Fit and fine by Kamal Singh CSCS: What is High Intensity Interval Training really?

Is there a right and step-by-step technique to go about it on a daily or weekly basis? And what should you avoid doing?
High intensity Cardio is defined by training at over 85% maximum heart rate (Shutterstock)
High intensity Cardio is defined by training at over 85% maximum heart rate (Shutterstock)
Updated on Nov 13, 2021 09:38 PM IST
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ByKamal Singh CSCS

I recently read an article about how somebody used HIIT to prepare for a trek. He claimed that he did HIIT for an hour thrice a week to prepare for his arduous event. Then I come across trainers who have their beginner clients doing “HIIT” workouts every time they come in to train! So, we have Tabata style (an extreme form of HIIT) core workouts, arm workouts lasting 30 minutes. More on Tabata later. But if you can do a HIIT workout lasting for an hour, is that really high intensity?

The selling proposition of HIIT has been that you do not need an hour of long slow cardio when HIIT can be done for just 10 minutes or so while reaping all the benefits of the traditional cardio. The gullible public has been told over and over again that go hard for ten minutes and then go home. So how did HIIT workouts become sixty minutes long?

Defining High Intensity Intervals

High intensity cardio is defined by training at over 85% maximum heart rate. If you are 30 years old, then the maximum heart rate would be 220-30 is 190 beats per minute. To do high intensity intervals, the 30-year-old would have to go over 85% of the maximum heart rate. Not easy to do and also not a very pleasant experience especially if you are a beginner! Now imagine trying to do this over 60 minutes–nah, try doing it for thirty minutes. It would be virtually impossible for a beginner or even an early intermediate to finish such a session at the required heart rate.

Since it is an interval training program, we need to look at the work to rest ratio. This ratio, aside from the actual duration of the workout is critical for being able to finish the workout and get the required cardiovascular adaptations. Work to rest ratio is the comparison between how much time is spent working/doing high-intensity cardio to the amount of time spent resting. If doing 10-second sprints and resting for 60 seconds, then the work to rest ratio is 1:6. This is where most programs get too ambitious–only the well-conditioned trainee/athlete can have a work to rest ratio of 1:1. So when I see things like 30 seconds on and 30 seconds off for 30 minutes, then all I can do is shake my head in disbelief as whoever wrote that program is out of touch with reality.

This is where my rant against Tabata comes in. Tabata is a specific training protocol – 8 intervals of 20 seconds work and 10 seconds rest done on an exercise ergometer–stationary cycle, at maximum heart rate. Read that again please–Prof Izumi Tabata’s cyclists were going at 100% heart rate for 20 seconds, resting 10 seconds for 8 intervals. I would like to see the average gym goer achieve this in the gym! Please notice the work to rest ratio in the Tabata protocol–is 2:1. After a work out like this, most people will not be able to sit up straight, leave aside standing or walking. Rant over.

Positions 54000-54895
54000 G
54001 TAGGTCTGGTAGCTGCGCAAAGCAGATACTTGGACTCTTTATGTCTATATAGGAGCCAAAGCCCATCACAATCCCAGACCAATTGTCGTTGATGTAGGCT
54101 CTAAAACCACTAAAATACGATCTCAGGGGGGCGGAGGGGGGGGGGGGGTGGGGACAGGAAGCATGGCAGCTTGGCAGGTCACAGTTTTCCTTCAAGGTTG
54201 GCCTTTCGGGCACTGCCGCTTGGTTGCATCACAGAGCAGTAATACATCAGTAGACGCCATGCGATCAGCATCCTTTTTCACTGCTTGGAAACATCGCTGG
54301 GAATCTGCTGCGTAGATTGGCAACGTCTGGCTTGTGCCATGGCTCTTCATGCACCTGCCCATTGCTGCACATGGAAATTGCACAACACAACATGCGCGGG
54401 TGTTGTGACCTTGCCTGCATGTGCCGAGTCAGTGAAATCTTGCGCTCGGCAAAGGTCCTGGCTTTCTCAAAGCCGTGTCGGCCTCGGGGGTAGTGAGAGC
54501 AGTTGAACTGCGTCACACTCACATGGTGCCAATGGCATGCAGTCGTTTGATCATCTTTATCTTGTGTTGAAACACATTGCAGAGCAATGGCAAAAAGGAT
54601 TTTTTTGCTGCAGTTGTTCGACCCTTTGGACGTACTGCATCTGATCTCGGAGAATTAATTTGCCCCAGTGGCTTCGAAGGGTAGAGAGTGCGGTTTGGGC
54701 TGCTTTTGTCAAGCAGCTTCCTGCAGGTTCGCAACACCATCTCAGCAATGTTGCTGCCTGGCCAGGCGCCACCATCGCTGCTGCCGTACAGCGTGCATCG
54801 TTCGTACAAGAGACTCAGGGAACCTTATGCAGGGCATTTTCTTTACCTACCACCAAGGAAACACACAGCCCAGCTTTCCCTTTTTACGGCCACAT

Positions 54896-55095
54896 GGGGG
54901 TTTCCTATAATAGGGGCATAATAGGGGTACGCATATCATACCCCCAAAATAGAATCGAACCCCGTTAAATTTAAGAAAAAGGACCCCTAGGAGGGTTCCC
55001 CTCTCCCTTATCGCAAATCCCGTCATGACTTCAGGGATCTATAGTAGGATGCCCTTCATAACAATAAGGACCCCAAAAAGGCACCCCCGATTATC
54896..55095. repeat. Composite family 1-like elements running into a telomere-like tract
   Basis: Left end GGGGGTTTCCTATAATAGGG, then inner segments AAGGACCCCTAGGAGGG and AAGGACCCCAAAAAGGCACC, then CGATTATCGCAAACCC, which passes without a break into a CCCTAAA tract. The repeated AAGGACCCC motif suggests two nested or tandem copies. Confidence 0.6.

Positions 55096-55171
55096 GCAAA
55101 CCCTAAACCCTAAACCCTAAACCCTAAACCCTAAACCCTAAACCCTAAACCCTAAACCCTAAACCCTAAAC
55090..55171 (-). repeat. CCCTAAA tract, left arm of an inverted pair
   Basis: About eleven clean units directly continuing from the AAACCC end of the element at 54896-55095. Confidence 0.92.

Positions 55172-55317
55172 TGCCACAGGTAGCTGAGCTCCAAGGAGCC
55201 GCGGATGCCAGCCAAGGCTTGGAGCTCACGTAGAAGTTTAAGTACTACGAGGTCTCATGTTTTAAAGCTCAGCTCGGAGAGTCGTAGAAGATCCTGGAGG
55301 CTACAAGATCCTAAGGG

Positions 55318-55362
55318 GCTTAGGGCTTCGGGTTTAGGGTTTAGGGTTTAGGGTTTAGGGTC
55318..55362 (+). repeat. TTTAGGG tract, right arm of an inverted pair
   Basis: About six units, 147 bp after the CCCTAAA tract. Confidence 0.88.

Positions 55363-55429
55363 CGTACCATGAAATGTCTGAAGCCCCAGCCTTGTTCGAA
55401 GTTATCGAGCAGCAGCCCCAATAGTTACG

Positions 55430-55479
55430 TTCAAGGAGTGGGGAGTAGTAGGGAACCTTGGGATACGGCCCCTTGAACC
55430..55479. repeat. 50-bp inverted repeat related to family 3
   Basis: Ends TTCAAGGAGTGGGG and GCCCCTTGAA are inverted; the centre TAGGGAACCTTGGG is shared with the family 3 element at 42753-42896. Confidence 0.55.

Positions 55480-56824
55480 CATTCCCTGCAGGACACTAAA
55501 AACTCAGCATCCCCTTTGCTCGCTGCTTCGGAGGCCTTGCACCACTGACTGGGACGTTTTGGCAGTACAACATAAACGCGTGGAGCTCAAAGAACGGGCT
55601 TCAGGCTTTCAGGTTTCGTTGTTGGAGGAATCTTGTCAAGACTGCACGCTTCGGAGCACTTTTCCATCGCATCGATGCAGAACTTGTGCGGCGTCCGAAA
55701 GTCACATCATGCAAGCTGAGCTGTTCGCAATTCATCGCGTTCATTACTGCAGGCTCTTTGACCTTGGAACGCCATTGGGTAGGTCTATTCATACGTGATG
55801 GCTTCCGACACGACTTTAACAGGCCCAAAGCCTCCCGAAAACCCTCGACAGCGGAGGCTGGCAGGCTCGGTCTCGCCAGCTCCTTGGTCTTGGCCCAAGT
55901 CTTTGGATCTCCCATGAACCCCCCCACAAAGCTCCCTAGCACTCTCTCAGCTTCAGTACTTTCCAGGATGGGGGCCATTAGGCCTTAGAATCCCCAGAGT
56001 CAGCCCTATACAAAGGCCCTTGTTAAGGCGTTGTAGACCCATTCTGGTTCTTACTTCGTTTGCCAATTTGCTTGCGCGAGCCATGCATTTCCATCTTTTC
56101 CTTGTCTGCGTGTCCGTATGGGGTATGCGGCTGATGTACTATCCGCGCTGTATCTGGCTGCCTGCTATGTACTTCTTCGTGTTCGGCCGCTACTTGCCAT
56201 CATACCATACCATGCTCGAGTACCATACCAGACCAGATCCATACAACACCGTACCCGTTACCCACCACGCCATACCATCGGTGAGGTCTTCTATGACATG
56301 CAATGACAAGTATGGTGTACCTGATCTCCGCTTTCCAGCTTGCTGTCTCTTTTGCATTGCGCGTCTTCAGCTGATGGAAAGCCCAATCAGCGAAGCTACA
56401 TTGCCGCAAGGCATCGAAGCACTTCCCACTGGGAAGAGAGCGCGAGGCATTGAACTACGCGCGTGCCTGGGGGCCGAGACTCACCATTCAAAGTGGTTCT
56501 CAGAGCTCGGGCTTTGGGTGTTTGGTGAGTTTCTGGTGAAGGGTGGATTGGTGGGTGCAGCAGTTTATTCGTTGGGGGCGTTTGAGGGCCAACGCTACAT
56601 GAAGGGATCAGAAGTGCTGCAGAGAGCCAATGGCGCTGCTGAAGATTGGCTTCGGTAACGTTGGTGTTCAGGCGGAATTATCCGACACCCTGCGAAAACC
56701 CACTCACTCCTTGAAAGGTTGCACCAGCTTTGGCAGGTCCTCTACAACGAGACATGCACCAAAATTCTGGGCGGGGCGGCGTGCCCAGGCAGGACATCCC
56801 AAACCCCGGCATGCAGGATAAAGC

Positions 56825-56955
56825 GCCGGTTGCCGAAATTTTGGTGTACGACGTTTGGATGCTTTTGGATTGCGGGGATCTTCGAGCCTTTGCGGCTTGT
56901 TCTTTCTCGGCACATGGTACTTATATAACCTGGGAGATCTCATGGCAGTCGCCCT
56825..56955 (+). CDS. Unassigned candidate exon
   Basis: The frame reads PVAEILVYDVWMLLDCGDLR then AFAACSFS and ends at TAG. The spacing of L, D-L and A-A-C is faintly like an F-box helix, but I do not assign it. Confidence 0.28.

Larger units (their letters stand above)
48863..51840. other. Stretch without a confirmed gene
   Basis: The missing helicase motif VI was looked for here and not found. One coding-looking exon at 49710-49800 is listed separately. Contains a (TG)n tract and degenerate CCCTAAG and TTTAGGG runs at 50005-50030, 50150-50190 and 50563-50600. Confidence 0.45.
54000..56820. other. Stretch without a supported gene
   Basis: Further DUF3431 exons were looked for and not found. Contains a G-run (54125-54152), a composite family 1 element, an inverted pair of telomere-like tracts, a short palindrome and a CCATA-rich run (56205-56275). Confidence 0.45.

After a couple of months , you can add two HIIT sessions per week while doing the walk/run sessions twice a week. Do six intervals of sprints/jumping jacks/burpees for 10 seconds, rest 50 seconds (Shutterstock)
After a couple of months , you can add two HIIT sessions per week while doing the walk/run sessions twice a week. Do six intervals of sprints/jumping jacks/burpees for 10 seconds, rest 50 seconds (Shutterstock)

A sensible HIIT program

If you are new to training, then do the following:

•Several weeks of brisk paced walking four to five times a week. Goal is to walk easily at a pace of 6.4 km per hour. Work up to 30 to 45 minutes four to five times per week.

•Then add some running while reducing the walking. Bring the workout time down to 30 minutes per session.

•After a couple of months of doing this, you can add two HIIT sessions per week while doing the walk/run sessions twice a week. Do 6 intervals of sprints/jumping jacks/burpees for 10 seconds, rest 50 seconds. Remember the heart rate has to spike high and stay there for 10 seconds.

•Over the next month work up to 10 intervals of the work-rest ratio of 1:5.

•Next we increase the work interval to 15 seconds and reduce the rest period to 45 seconds. Bring the intervals down to 6 again. Slowly work up to 10 intervals again.

This is the way to introduce a beginner to HIIT. I know this is slow but it avoids all the pit falls of injury, burn out or worse. Please do not be in a hurry to do any of these HIIT workouts which leave you puking on the floor or might even put you in the hospital! It is a cliché but slow and steady wins the high intensity cardio race. Now pick up your stop watch and go.

Kamal Singh is a Certified Strength and Conditioning Specialist who has been coaching for 15 years

From HT Brunch, November 14, 2021

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Tuesday, November 30, 2021